In contrast, to meet Division II standards, USSF requires leagues to have at least 12 teams, in addition to having teams located in the Eastern, Central, and Pacific time zones. As of this year, the United Soccer League (USL) is the only sanctioned Division II league, which is the reason for NASL bringing a lawsuit.

There are currently no Division III leagues recognized by USSF. However, two leagues are reportedly eying Division III status by 2020.

NASL Fights Back

NASL is a professional men’s soccer league with five teams headquartered in New York City. A group of teams founded NASL in late 2009. From its inaugural season in 2011, it was sanctioned by USSF as a Division II league. However, in August of 2017, USSF revoked NASL’s Division II status because the league fell short of the two requirements, as NASL prepared to host only 8 teams for the 2018 season, none of which were located in the Central time zone.

In response, NASL filed suit in the U.S. District Court for the Eastern District of New York. NASL also requested a preliminary injunction to preserve its Division II status while the court considered the underlying claims.

NASL argues that USSF’s joint financial ties to MLS represent a fundamental conflict of interest, resulting in an antitrust violation that interferes with U.S. Soccer’s independence in setting and applying their standards to NASL and other Division II sanctioning. This is because MLS and USSF are partners in Soccer United Marketing, a company with an estimated value of $2 billion. NASL argues that being corporate partners is motivation for USSF to deny NASL Division II status because USSF is protecting their corporate partner’s interests by not allowing a potential competitor to the MLS. Although NASL and MLS would not be direct competitors if USSF granted the NASL Division II status, the next ‘step up’ for NASL would be Division I status, consequently placing NASL in direct competition with MLS.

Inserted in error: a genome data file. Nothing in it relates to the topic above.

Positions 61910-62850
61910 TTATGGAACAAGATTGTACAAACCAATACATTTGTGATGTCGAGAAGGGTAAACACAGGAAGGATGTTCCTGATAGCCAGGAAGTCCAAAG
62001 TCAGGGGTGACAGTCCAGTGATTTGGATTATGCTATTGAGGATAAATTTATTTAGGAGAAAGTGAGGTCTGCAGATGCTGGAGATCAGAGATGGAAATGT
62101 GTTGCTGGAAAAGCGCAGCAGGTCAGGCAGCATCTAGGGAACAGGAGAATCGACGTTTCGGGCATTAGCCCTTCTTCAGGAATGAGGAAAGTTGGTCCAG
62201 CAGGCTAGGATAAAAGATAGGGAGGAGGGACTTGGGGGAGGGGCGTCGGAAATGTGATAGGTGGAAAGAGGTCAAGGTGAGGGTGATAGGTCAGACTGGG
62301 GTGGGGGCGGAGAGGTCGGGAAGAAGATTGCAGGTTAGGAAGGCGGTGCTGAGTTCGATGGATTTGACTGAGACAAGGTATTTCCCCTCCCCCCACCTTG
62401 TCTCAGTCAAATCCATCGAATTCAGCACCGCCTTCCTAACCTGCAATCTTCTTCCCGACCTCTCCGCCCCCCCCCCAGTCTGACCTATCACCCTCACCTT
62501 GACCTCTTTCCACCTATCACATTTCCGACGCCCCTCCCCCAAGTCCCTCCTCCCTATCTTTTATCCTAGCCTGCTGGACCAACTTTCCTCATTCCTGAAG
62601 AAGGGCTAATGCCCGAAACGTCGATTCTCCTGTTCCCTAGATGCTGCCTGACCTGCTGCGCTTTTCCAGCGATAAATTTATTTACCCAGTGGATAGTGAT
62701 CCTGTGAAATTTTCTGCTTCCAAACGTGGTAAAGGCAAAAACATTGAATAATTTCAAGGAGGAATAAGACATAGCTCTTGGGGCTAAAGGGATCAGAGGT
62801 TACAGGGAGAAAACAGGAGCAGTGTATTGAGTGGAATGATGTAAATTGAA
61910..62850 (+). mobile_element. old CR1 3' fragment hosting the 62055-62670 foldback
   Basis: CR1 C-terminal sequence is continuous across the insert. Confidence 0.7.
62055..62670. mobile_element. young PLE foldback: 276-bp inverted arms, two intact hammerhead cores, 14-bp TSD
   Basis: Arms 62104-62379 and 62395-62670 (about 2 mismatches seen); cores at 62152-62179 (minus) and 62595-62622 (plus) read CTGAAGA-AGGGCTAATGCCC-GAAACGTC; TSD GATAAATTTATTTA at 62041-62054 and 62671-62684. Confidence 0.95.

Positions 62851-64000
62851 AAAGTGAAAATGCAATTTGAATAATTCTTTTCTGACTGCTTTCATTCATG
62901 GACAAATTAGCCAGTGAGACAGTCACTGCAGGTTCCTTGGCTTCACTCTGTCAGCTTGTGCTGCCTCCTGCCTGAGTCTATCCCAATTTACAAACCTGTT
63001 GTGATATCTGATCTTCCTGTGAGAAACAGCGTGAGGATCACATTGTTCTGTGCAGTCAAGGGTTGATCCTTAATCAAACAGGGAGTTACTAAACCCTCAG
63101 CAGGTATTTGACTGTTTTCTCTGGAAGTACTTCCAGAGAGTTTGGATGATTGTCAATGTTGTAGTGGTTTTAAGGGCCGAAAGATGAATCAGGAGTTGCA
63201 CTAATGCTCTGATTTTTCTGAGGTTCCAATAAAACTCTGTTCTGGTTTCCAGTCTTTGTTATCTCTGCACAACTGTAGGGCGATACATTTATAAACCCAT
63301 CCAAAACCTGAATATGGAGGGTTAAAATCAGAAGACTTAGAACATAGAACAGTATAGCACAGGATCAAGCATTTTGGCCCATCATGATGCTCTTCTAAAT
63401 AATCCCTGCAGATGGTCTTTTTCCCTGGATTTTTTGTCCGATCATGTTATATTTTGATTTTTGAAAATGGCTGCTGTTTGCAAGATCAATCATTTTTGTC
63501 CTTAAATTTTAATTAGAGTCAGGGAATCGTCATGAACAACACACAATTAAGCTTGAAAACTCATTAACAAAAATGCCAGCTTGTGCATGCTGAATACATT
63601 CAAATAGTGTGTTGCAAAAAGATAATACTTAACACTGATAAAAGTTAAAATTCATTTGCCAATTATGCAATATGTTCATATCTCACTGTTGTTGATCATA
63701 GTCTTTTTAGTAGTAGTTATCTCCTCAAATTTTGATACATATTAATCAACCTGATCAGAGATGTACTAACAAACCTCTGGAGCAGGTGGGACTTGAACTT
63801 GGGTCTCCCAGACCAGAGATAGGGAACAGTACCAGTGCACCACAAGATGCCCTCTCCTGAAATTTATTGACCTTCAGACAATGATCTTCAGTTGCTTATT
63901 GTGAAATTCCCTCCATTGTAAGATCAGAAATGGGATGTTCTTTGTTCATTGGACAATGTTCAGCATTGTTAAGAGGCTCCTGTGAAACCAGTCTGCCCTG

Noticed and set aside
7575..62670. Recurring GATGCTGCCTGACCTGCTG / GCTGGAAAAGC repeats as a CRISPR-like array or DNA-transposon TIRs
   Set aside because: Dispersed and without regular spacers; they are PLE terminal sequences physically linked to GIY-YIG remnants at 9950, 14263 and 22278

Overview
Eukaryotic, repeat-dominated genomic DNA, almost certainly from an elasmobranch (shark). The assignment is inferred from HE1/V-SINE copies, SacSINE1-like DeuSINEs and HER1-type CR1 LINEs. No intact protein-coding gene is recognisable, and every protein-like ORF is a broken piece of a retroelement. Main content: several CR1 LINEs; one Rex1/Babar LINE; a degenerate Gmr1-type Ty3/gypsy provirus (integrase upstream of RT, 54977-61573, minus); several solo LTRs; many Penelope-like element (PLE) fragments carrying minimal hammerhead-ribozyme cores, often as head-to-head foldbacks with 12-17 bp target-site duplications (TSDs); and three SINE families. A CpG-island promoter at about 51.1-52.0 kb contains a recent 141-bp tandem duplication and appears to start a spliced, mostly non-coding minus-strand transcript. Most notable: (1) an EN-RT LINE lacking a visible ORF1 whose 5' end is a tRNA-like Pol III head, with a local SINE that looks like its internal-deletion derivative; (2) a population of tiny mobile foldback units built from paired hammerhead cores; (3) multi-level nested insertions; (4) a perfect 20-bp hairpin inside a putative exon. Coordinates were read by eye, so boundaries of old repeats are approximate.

Hearing the Injunction

During the preliminary injunction hearing, NASL did not challenge the authority of USSF to establish divisional tiers or even promulgate standards for professional leagues, both issues potentially subject to antitrust regulation. Instead, NASL attempted to eliminate the standards it did not meet, arguing a concerted effort between USSF, MLS, and USL to effectively ‘crowd’ NASL out of the soccer market.

Under federal antitrust laws, a court may issue a preliminary injunction where a party shows (1) irreparable harm; (2) a likelihood of success on the merits of the original claim; (3) a balance of the hardships tipping decidedly in favor of the moving party; and (4) that a preliminary injunction is in the public interest. However, the court will only grant an injunction in a situation altering a result already decided (in this case, USSF revoking NASL’s division II status) “upon a clear showing that the moving party is entitled to the relief requested.”

Here, Judge Margo K. Brodia found that NASL would suffer “irreparable harm” upon losing its Division II status. She determined that NASL might even fold as a league or lose valuable investors if USSF revoked their Division II status. Both of those factors, she concluded, constitute “irreparable harm.”

She then found that the hardship NASL would suffer “tips slightly” more in favor of NASL, in comparison to the harm USSF would sustain by disrupting its regulatory authority, and that granting the injunction would not harm the public interest.

Despite all of this, Judge Brodia found that NASL failed to prove they were clearly entitled to the relief requested. She determined that, “despite the ample evidence of a conflict of interest between [USSF] and MLS, [NASL] fails to present sufficient evidence of undue influence in the actual standard-setting process.” Judge Brodia did not think that the conflict of interest between USSF and MLS influenced the decision to deny NASL’s status, rather, she found that NASL failed to meet Division II requirements due to their own fault.  Consequently, Judge Brodia denied NASL’s claim.